The town of Copalis sits quietly along the coast, having seen better days during the logging and fishing industry heydays. Unassuming and small, Copalis doesn’t look like the type of place where amazing scientific discoveries should occur. However, looks can be deceiving.
The Ghost Forest is located less than a mile up river in Copalis. Photo courtesy Brian Atwater.
Less than a mile upriver from the bridge crossing the Copalis River on Highway 109, a forest of dead trees, known by locals as the Ghost Forest, helped not only solve the mystery of the Japanese tsunami of 1700 but also has given us insight about tsunamis right here at home. The Ghost Forest of Copalis isn’t just someplace that scientists study, it is a location that we can all access, and a unique destination for visitors from around the world.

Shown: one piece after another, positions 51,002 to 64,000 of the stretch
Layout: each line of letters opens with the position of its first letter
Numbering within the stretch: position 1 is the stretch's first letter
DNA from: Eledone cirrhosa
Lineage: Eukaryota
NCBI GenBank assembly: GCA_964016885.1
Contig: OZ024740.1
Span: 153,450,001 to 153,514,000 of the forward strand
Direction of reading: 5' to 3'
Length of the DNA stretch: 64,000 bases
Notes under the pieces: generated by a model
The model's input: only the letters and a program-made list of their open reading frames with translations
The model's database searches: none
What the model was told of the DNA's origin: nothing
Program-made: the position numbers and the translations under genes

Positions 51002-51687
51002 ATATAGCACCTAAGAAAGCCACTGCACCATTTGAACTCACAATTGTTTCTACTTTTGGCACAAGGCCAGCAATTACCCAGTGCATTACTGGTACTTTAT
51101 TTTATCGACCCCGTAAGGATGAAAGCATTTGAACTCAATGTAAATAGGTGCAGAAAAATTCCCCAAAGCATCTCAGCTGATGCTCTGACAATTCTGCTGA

On the evening of January 26, 1700, a magnitude 9.0 earthquake rocked the Washington coast off Grays Harbor, causing the land to instantly drop in elevation by up to 6 feet around the region. The quake occurred on the Cascadia Fault, which stretches from North Vancouver Island all the way to Northern California and saw over 622 miles of land get moved by an average slip of nearly 70 feet. The 1700 earthquake on the Cascadia Fault, located off shore and under the Pacific Ocean, caused a tsunami that not only devastated the local areas but killed over 15,000 people across the ocean in Japan…read more here http://www.graysharbortalk.com/2014/10/15/ghost-forest-copalis/